To think that I almost didn't go. It would have been so easy to just jump in the rental car last week and head straight up the Thruway to Blue Mountain Lake, NY where turkey, mashed potatoes, a big glass of wine and my family were waiting. But instead I took the road less traveled thinking, 'what the heck, there are no pesky children or moody ex husbands in this car,' so why NOT drive across the Beacon-Newburgh Bridge and visit the Dia Museum in Beacon, NY.
I'm so glad I did. Dia Beacon is the finest setting for modern art I've ever seen. And that includes MOMA, The Guggenheim, and Mass MOCA. What makes this museum so stupendous is that so many of the art installations were created for the space, not shoe-horned into it. It just works beautifully.
Donald Judd boxes let you walk around, peer inside, and experience the
endless ways a plywood cube can be fashioned
Dan Flavin light sculptures are showcased in this gallery
Andy Warhol's "Shadows" takes up a gigantic room with comfy couches
so you can sit and take it in s l o w l y
The Dia Beacon space is an old Nabisco packaging plant on the banks of the Hudson River.
Built in 1929 by Nabisco (National Biscuit Company), the historic steel, concrete, and glass factory building, designed by Nabisco’s staff architect Louis N. Wirshing, Jr., is a model of early-twentieth-century industrial architecture. Its most recent owner, International Paper, donated the building to Dia in 1999. The design elements that advanced the work of the factory also create an outstanding environment for viewing works of contemporary art. These elements include broad spans between supporting columns and more than 34,000 square feet of skylights, which introduce exceptional amounts of reflected north light. At Dia’s instigation, the building has been listed on the National Register of Historic Places.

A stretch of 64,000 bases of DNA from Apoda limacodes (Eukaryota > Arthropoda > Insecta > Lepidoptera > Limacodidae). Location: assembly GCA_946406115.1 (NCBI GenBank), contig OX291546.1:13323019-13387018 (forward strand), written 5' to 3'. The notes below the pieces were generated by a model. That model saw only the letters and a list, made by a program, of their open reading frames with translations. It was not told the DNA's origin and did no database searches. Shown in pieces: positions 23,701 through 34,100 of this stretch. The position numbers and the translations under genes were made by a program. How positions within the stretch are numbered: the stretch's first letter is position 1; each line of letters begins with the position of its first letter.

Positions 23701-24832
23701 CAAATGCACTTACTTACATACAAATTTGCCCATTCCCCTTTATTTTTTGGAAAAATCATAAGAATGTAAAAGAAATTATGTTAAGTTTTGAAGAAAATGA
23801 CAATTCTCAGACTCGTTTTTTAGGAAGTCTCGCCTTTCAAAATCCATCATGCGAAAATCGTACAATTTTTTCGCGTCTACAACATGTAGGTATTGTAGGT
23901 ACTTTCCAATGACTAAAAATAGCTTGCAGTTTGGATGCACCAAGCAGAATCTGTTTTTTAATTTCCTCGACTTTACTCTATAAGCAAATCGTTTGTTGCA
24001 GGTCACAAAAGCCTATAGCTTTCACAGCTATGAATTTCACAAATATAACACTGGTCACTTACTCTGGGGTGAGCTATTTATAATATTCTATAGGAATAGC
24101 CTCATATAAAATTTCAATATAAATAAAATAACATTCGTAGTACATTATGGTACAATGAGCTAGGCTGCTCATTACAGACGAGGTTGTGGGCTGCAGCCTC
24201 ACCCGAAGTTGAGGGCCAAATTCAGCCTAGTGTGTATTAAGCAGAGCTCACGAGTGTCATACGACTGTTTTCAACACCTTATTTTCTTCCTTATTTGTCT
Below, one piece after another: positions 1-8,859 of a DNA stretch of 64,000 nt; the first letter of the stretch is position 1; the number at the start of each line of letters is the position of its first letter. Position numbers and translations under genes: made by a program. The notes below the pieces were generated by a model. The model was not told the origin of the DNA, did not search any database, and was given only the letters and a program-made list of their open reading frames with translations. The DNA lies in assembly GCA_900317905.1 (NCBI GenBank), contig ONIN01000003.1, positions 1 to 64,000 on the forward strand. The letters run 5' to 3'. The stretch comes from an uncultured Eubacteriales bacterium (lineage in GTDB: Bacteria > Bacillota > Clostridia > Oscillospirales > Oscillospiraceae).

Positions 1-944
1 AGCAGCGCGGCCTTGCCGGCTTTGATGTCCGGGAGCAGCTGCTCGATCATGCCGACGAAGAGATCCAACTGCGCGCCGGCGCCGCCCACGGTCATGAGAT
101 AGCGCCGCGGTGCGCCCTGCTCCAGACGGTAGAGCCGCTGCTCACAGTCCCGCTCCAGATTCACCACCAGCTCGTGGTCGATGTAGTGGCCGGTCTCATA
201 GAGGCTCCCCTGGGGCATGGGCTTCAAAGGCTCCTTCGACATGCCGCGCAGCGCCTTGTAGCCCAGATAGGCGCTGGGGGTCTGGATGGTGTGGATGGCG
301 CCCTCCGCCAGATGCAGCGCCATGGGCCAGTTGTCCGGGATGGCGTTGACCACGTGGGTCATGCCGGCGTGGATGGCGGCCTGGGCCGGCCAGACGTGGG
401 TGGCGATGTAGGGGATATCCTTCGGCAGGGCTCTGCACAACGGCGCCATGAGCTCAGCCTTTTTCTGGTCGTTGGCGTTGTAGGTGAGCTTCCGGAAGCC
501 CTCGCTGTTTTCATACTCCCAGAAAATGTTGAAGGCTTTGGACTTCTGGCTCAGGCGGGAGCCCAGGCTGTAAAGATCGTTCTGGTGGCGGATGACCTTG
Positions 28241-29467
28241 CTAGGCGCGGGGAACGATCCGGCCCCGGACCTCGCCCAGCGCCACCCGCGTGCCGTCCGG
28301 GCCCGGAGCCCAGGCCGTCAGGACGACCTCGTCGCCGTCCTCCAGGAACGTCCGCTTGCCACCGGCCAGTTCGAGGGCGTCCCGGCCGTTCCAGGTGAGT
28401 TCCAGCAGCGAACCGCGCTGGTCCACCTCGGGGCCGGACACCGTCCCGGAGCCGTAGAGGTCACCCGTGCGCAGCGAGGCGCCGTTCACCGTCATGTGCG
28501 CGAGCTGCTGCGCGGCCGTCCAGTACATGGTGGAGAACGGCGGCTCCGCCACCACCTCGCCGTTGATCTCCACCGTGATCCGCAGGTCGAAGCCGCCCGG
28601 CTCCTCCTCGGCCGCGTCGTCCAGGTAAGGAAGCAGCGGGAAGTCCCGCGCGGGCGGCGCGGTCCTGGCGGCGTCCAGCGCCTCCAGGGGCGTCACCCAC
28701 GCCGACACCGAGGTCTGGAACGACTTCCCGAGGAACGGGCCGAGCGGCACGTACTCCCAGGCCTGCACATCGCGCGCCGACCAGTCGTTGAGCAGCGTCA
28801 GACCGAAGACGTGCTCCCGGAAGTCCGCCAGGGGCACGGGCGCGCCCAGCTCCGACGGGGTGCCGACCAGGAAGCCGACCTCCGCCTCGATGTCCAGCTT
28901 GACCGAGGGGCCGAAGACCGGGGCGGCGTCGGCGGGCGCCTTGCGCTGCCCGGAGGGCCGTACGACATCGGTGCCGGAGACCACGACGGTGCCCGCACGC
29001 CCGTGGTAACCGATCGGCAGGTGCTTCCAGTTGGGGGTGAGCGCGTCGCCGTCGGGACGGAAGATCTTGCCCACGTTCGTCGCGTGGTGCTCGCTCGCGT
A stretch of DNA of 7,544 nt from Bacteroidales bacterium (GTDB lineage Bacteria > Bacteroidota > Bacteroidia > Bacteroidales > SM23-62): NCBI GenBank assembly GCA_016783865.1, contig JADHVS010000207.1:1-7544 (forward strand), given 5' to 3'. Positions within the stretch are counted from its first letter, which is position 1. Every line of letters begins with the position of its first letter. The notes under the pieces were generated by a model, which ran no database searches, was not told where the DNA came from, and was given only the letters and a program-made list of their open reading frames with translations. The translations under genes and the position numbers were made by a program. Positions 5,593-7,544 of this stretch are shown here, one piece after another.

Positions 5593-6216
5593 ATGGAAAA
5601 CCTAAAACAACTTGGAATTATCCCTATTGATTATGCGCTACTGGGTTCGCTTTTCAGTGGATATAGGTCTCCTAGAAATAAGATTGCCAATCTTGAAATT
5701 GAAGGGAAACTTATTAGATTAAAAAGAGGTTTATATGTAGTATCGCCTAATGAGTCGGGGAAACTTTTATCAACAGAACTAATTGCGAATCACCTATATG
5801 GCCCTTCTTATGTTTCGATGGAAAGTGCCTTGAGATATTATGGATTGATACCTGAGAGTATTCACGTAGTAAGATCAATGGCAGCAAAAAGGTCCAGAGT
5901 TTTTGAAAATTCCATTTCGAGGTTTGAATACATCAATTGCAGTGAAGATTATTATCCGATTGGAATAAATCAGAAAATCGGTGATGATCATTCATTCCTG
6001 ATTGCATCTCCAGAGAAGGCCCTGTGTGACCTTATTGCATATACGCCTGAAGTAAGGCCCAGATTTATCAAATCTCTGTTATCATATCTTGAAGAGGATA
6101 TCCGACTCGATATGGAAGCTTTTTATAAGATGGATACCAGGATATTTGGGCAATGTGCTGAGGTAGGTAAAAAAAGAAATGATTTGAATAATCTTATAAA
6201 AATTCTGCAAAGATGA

The museum is literally a 5 minute walk from the Beacon train station, which is only 1.5 hours north of New York City. Having lived in the river town Croton-on-Hudson and commuted daily into NYC, I can tell you that the ride is gorgeous and thrilling in every season and that I never tired of it. The trip to Beacon takes you even further north, where the real beauty of the river unfolds.
When you get to Beacon, there's another surprise -- downtown Beacon, also a 5 minute walk from the train station, has come back from the dead. It's practically Woodstocky...yet so much easier to get to and enjoy than the iconic Catskills town.
For most of the last 40 years, Beacon was an impoverished river town, famous for being the home of Pete Seeger and home port of the Sloop Clearwater. The Dia Museum has accelerated the gentrification and renewal of the city. Main Street now has shops and galleries and eateries and a vibrant street life. It's a place that's definitely on its way back to health and definitely worth a visit, even a weekend.